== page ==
"You know that, more than others, because you're a paramedic." Billy's voice of reason was strong, and sensible.
"A? Hold me, like you love me ... not like you ... pity me."
"I've always held you like I love you. Because I do. Don't doubt the depth of that."
"Never did. Never ... could."
"You've spent enough time with the guilt, love," said Billy. "Get over it."
He said it more harshly than he intended. Probably. Great words though. Honest words. Neither one blamed me. I wanted them to love me despite my perceived failures.
"I repeat. Hold me A."
I did better than that. I held both brothers. We kissed. They held me back, like they loved me too. Billy's best feature, by far, was his eyes. Skip's best was his soul, which I could see at every turn. They were right, of course. Two against one. Game over.
I did change my ways after that. I looked at Skip only as a man whom I loved and who loved me back no matter what. I was away from him 18 hours a day. When I was back at home, finally, he wanted me to hold him, to feed him his meals, to carry him outside, and to play like we were 12 all over again. I was friend. I was brother. I was lover. And best of all, by far, I was his heart mate. I was also Billy's friend, brother, lover, and heart mate. We were 1% lust and 99% bestest buds.
skip: billy is low-key. people who see him at first glance would think he has no heart. he has a beautiful heart, the breadth and width i have seen nearly every hour of every day. in one word, an iceberg. there is much more to him than anyone can see.
aaron is an onion. he has layers of complexity that are worth peeling back to expose. one does not have to get to the core to see him though. his love, his heart for people, his heart for me and billy, and only sometimes his sadness are in each layer. aaron and me together are 'beautiful', in physical looks and in what people see of us together. too many people have said that for it to be lame and false. one of my many many fine moments with aaron is when we danced on one very otherwise ordinary night in atlanta. words can't ever describe how moving that was. teaching my pt guy mark to dance with us took it over the moon.
I have to admit that good things did come out of Skip's spinal injury. Atlanta was the best. We kept in touch at least weekly with all the beautiful hearts there. Even Dylan and David loved to make gibberish with us on the telephone. We asked for pics of the twins. We were proud uncles of the little guys.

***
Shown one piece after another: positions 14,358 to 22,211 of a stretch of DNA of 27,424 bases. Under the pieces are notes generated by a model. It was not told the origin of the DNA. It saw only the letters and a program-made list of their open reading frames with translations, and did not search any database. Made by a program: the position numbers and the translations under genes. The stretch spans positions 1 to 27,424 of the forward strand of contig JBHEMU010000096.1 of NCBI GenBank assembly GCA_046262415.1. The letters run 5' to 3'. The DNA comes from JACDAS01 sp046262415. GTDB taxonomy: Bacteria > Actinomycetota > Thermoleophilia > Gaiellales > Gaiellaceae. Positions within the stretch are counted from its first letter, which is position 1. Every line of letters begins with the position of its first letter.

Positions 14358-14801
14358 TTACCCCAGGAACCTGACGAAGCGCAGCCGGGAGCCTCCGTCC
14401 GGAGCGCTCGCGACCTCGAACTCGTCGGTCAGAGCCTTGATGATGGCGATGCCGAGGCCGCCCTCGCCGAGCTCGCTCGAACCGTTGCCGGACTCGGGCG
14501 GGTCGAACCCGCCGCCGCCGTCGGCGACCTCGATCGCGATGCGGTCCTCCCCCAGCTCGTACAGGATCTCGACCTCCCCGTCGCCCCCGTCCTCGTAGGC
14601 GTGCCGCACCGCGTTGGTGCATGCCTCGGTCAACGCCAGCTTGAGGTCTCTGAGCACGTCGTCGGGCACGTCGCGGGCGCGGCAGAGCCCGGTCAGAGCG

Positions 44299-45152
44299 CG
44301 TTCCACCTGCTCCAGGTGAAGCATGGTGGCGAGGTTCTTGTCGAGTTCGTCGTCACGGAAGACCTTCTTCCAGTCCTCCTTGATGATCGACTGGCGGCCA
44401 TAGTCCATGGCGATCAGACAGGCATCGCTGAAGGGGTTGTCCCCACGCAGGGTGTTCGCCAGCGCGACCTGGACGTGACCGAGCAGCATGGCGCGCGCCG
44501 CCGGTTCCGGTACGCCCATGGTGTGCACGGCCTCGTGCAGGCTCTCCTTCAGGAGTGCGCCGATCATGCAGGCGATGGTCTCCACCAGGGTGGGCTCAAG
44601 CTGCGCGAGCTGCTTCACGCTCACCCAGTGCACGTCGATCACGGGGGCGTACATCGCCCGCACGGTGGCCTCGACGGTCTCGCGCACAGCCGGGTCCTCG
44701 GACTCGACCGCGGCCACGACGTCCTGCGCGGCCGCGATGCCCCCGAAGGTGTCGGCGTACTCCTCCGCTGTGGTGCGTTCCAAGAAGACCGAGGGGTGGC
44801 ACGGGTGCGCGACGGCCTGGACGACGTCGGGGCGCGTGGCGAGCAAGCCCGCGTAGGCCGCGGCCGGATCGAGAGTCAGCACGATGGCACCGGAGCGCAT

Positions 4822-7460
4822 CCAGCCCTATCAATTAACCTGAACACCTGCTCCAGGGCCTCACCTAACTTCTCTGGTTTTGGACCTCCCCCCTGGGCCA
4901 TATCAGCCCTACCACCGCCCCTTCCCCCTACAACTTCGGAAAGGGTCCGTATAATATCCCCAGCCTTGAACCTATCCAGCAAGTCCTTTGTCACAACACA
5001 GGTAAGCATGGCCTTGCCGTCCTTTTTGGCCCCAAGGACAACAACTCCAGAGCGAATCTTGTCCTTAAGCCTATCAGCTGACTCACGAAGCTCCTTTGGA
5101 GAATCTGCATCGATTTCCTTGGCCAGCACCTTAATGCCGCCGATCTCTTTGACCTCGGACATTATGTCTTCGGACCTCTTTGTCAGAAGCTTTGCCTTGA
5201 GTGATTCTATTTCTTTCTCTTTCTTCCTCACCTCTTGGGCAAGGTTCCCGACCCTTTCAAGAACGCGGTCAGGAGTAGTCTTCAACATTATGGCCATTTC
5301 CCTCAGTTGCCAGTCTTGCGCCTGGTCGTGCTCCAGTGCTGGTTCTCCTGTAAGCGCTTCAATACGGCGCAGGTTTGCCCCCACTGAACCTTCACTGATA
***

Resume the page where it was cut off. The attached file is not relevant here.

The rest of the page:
One of my GE patents came from Atlanta, which floored Patricia when she heard about it. Mike, my manager in Atlanta (and dad to the twins) had submitted it to the committee. Later, months later, she told me she really shouldn't have been surprised. But she also thought that 99% of my attention had been on Skip. It was. Everything else fell into the 1%. I love our 1%. It's magical. Better yet, it defines three lovers in love.
Skip was lying in front of me on the sofa. I turned his head so he could see me. The way he said my name told me he wanted to talk. I turned all of him around.
"I thought you were napping," I said to him.
"No. I'd rather ... look at you."
"Not much to see."
"A lot to see. You're ... my Aaron. You might ... have faults, but they're ... not what define you. I have faults too. Would you want me ... perfect?"
"I don't see faults. I see you loving me, which is faulty enough."
He laughed aloud. He kissed my forehead. I put his hand on my cheek after kissing the palm.
"I have to remember ... what that feels ... like."
"You can't feel it?"
"I'm sorry. Is the memory good enough?"
"Yeah. Seeing you do it is ... as good as ... feeling it."
"You're a romantic."
"I can't imagine my life ... without you. You never hurt me ... intentionally or ... otherwise. You're harder on ... yourself than anyone could be."
"Because of me, you almost died."
"Because of you I ... live a ... beautiful life."
"Come on ... "
"Sshhhh. I wouldn't ... trade one moment ... of my life with you ... for a moment ... without you."
"Am I the most ut?"
He laughed aloud again. "My Aaron, the ... most ut. And more. Way more."
"How do you stand it, seriously?"